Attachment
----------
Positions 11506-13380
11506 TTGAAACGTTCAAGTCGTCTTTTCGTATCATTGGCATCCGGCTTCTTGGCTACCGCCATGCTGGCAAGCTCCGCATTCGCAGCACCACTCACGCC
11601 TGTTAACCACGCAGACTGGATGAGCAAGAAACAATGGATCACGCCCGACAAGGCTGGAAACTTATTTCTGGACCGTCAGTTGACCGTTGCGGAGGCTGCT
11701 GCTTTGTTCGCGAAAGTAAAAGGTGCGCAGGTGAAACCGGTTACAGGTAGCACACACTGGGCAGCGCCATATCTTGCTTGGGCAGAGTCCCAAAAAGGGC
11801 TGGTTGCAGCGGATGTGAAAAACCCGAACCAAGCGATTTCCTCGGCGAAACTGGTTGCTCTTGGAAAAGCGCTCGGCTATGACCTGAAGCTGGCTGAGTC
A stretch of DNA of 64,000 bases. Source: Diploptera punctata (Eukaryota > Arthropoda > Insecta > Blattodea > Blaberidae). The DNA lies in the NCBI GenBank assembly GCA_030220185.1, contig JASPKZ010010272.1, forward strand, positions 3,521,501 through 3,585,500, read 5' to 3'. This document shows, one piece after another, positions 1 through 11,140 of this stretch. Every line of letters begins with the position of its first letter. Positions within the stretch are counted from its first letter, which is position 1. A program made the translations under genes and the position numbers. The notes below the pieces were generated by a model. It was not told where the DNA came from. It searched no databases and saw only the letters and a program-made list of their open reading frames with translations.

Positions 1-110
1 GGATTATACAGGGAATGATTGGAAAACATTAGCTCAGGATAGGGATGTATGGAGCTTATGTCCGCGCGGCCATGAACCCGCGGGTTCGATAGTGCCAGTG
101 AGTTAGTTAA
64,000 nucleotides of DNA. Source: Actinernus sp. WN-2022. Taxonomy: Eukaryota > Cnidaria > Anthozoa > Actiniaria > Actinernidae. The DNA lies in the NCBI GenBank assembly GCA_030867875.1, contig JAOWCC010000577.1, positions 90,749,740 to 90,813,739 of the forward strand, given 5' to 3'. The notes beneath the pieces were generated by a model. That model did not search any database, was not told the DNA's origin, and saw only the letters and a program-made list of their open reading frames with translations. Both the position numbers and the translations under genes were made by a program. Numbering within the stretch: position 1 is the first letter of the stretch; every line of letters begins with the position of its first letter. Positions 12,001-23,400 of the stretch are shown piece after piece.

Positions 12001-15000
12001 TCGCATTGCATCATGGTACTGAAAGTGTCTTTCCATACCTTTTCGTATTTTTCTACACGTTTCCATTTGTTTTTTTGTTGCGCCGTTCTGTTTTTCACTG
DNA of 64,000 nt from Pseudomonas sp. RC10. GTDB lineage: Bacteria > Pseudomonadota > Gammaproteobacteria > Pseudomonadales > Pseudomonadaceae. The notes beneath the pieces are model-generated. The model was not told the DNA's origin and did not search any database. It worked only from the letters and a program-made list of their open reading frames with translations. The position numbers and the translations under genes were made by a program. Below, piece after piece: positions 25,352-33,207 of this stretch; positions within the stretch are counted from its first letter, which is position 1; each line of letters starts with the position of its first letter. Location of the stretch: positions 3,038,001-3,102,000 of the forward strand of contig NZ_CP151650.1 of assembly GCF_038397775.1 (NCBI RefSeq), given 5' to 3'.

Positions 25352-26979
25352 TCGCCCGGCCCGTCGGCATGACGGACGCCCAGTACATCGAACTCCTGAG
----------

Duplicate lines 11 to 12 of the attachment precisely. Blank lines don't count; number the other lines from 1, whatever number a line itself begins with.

Positions 12001-15000
12001 TCGCATTGCATCATGGTACTGAAAGTGTCTTTCCATACCTTTTCGTATTTTTCTACACGTTTCCATTTGTTTTTTTGTTGCGCCGTTCTGTTTTTCACTG